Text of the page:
Rosemary Mugambi rose through the ranks to achieve career success. As Regional Sales and Marketing Manager for Serena Hotels East Africa, she oversees the portfolio of one of East Africa’s distinctive brands in the hospitality industry. She joined the company 33 years ago.
Mugambi’s father was born in Meru on the slopes of Mount Kenya and was a cook in Rumuruti and her mother worked from home.
As Mugambi’s eldest sister got a job as a secretary in Machakos, “it was like a transfer to Timbuktu,” she says.
It was in the early 1960s.
“My sister wanted not to be alone so she asked mom if I could stay with her.”
Mugambi went to Machakos, then to Kampala and back to Nairobi.
When she was fresh out of high school at Loreto Convent Msongari in 1982, her first choice was to become a journalist, but while attending the newly opened Utalii College, which offered courses taught hospitality, she was fascinated by the lecture given by the head of the college on tourism, so she joined in.
Her first internship at Utalii was at the Jacaranda Hotel in Nairobi’s Westla suburb nds.
“I was dressed smartly,” she recalls, laughing. And the manager sent them to the kitchen.
“I was shown a sack of potatoes and asked to get to work with a knife – not even a potato peeler. This was my first day as a Intern and I returned to college with calloused hands while the rest of the class had more interesting work experiences to share.”
Things didn’t get any easier. The manager assigned rooms to clean and beds to make.
“I learned an important lesson here – if you want to be a great manager, start at the bottom.”
“You can’t manage the kitchen if you don’t know how the supply chain works. That’s also when I started to understand the staff and appreciate what they do.”
Success takes teamwork – from the room steward to the chef to working with the communities around the national parks and reserves.
“It’s as simple as the bed. If the bed is not made properly, the guest will be unhappy. If the room isn’t done right, the property reflects that. So what am I selling if not this?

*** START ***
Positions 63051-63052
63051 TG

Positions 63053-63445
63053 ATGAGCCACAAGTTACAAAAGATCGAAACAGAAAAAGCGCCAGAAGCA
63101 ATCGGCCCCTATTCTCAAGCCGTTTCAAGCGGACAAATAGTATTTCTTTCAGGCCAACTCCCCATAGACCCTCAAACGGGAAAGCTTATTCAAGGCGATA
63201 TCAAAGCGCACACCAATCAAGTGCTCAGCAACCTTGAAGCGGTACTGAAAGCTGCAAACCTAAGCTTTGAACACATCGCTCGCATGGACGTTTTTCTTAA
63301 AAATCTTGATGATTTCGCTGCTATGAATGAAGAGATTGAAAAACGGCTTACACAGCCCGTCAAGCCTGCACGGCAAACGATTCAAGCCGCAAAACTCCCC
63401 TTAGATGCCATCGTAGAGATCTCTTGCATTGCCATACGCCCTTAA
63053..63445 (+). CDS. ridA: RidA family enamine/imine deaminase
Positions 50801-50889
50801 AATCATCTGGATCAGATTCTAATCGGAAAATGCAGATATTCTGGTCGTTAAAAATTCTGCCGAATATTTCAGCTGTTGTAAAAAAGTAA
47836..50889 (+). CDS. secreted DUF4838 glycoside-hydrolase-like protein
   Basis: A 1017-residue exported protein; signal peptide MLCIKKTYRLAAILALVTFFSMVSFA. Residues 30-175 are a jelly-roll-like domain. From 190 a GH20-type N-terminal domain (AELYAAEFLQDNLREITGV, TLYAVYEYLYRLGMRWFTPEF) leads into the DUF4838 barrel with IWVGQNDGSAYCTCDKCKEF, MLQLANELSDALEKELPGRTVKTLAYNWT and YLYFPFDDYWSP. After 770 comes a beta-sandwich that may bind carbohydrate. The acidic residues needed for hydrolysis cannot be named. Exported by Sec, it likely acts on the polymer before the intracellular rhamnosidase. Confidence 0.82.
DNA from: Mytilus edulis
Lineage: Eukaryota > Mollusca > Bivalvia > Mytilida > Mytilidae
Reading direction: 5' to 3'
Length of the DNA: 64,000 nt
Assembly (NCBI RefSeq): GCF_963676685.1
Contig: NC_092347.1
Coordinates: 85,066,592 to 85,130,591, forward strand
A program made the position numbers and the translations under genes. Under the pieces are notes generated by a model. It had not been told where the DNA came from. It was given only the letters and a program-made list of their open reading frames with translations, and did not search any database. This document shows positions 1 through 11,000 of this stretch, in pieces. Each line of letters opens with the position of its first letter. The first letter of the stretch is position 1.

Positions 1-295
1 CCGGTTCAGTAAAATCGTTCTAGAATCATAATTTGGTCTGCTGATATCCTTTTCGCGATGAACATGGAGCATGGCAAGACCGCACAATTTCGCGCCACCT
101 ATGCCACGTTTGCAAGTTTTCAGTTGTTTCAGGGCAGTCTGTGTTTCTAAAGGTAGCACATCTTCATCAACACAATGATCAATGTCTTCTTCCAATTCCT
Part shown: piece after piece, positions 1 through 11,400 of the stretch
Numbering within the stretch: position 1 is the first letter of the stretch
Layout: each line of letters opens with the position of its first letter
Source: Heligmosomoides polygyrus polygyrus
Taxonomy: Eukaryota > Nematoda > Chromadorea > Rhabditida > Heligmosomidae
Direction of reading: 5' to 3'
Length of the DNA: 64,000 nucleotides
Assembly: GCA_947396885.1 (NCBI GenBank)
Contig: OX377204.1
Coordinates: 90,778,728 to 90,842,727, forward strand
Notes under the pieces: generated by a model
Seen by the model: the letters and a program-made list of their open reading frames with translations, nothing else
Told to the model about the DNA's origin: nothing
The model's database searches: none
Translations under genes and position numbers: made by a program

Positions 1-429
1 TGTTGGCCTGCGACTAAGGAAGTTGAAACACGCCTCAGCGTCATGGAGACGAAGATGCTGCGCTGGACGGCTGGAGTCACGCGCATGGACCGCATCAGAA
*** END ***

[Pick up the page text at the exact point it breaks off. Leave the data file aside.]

“Treat employees right to get the best out of them. You may have the best facilities, products and the latest technology – but your most valuable asset is your employees .”
It was in Mombasa Serena that she first received a major promotion in the early 1990s.
“I was asked to transfer to Mombasa from Samburu Serena where I was assistant manager Serena as Human Resources Manager. I seriously thought management was going to fire me and told the Group Human Resources Manager so. At the time, industrial relations in Serena Beach were difficult and the staff union was in a confrontational situation. But it turned out, that the bosses had noticed that I had a people skills I didn’t even know I had.”
“Covid brought home the fact that the local market matters ‘ says Muga mbi. While many facilities were closed or downsized, Serena survived.
“Our local customers who know us and have been our customers since before Covid have stayed with us.”
“My dream is for Africans who travel Africa,” the hotelier continues. “And tell our own stories.”
“Serena has offices in Uganda, Tanzania, Rwanda, the Democratic Republic of the Congo and Mozambique Be able to travel to these countries easily.”
Mugambi’s job involves long hours in the office, meetings, global marketing for East Africa and hitting sales targets.
” When the stress builds up, I walk away, take a deep breath and pray. I say to myself, “I’m not alone”. I have a strong team. And it’s important to learn to trust God,” she says.
Mugambi is very involved with her church and family and takes walks to keep fit.
She plans to write about her journey in the tourism industry che.